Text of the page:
DUBAI: Vaccines given through the nose similar to the flu shot invented by an Arab-American scientist, could work better than intramuscular jabs in preventing the spread of the coronavirus pandemic, according to a new research.
That, at least, is the hope of a research team who did their comparative study in mice, which showed nasal vaccines were more effective in conferring immunity to SARS-CoV-2 than muscle shots.
Now that laboratory, animal trials are done and human trials of coronavirus vaccines are in advanced stages, the game will soon shift to mass manufacturing.
A new question arises: What is the best way to deliver such vaccines?
The study, published in the journal Cell as a pre-proof, has shown that an intranasal administration of an experimental COVID-19 vaccine worked better in animal models, than the intramuscular route.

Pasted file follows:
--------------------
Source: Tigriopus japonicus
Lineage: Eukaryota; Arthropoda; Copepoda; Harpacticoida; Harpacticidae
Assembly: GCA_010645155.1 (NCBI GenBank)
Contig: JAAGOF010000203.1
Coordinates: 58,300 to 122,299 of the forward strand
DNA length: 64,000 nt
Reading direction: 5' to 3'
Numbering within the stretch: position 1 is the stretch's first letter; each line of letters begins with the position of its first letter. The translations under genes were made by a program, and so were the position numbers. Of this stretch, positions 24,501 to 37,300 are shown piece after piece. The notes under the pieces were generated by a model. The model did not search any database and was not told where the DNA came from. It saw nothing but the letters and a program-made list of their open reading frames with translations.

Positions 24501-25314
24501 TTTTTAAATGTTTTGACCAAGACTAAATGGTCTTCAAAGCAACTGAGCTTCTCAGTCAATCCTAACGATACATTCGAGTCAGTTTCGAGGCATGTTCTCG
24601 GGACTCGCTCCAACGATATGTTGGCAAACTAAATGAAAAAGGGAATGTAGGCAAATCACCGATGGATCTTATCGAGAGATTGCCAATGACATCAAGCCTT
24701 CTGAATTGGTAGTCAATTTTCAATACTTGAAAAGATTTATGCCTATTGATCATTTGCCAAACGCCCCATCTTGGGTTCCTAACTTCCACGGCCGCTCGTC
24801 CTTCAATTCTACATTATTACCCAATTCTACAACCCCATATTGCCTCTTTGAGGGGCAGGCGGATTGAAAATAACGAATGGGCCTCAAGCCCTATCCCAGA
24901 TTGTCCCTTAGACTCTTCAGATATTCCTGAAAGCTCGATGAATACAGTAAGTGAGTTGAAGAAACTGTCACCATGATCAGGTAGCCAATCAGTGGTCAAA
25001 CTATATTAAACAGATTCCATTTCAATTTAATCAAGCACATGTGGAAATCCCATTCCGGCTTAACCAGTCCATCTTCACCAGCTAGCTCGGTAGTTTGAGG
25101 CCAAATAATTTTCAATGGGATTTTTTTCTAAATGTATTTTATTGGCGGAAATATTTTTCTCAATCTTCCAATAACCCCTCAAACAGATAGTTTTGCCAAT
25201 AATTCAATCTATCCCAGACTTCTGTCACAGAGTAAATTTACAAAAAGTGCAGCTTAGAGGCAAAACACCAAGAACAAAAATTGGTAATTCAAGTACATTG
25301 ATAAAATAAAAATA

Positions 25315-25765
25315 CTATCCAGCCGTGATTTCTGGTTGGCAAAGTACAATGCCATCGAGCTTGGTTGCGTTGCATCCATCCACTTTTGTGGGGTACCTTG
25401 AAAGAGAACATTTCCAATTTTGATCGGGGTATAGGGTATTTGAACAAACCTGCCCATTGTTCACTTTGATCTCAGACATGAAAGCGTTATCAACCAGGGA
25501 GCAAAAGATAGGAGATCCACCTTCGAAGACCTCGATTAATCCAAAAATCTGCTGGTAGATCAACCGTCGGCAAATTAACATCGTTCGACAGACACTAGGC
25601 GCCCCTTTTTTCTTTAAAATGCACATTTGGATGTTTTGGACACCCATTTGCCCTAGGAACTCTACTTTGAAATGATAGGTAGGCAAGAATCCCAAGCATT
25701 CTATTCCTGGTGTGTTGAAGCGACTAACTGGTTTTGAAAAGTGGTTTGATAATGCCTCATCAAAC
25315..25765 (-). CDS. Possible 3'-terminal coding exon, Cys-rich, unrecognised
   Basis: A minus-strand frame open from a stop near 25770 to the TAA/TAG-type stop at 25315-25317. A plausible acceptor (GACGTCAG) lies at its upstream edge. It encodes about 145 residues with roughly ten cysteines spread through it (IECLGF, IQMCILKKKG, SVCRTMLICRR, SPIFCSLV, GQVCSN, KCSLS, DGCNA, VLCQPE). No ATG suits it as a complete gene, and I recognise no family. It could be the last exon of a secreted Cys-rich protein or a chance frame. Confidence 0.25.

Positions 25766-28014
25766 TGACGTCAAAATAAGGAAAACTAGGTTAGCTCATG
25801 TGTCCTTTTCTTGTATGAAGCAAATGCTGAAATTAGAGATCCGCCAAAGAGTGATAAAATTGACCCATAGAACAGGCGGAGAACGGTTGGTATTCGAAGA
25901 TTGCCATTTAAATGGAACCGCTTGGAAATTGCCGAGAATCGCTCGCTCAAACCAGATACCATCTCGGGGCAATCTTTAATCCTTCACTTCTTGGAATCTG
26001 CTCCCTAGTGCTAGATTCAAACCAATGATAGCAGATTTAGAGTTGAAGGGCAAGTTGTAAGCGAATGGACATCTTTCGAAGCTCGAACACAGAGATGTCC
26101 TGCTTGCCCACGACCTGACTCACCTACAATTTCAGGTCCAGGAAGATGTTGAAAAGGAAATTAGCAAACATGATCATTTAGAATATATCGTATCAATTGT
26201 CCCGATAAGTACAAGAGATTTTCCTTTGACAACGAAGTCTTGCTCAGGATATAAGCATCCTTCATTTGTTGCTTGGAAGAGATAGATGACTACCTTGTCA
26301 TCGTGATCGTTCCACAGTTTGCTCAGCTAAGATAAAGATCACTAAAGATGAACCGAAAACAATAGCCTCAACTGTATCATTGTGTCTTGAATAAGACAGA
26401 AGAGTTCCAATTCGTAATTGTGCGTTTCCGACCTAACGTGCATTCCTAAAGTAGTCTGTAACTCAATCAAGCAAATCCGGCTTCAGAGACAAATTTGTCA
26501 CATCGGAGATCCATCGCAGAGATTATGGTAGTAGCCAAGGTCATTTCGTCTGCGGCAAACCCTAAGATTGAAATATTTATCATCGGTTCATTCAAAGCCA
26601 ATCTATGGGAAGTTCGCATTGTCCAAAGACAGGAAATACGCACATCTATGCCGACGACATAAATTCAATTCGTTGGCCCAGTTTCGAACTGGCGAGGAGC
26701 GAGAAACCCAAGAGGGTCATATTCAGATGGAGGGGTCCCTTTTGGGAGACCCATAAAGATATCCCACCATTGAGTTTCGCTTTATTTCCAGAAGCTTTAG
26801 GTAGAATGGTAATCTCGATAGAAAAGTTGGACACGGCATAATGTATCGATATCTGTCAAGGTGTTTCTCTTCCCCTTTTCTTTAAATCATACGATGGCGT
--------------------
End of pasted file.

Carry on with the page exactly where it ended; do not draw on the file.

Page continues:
Based on available literature, most COVID-19 vaccines in development are planned to be intramuscular shots.
Vaccine administration routes include:
- Oral route: administered by mouth.
- Subcutaneous route: injected into the area just beneath the skin into the fatty, connective tissue.
- Intramuscular route: injected into muscle tissue.
- Intradermal route: injected into layers of the skin.
- Intranasal route: administered into the nose.
In the new study, the researchers found that the nasal delivery created a strong immune response throughout the body. But it was found particularly effective in the nose and respiratory tract, preventing the infection from taking hold in the body.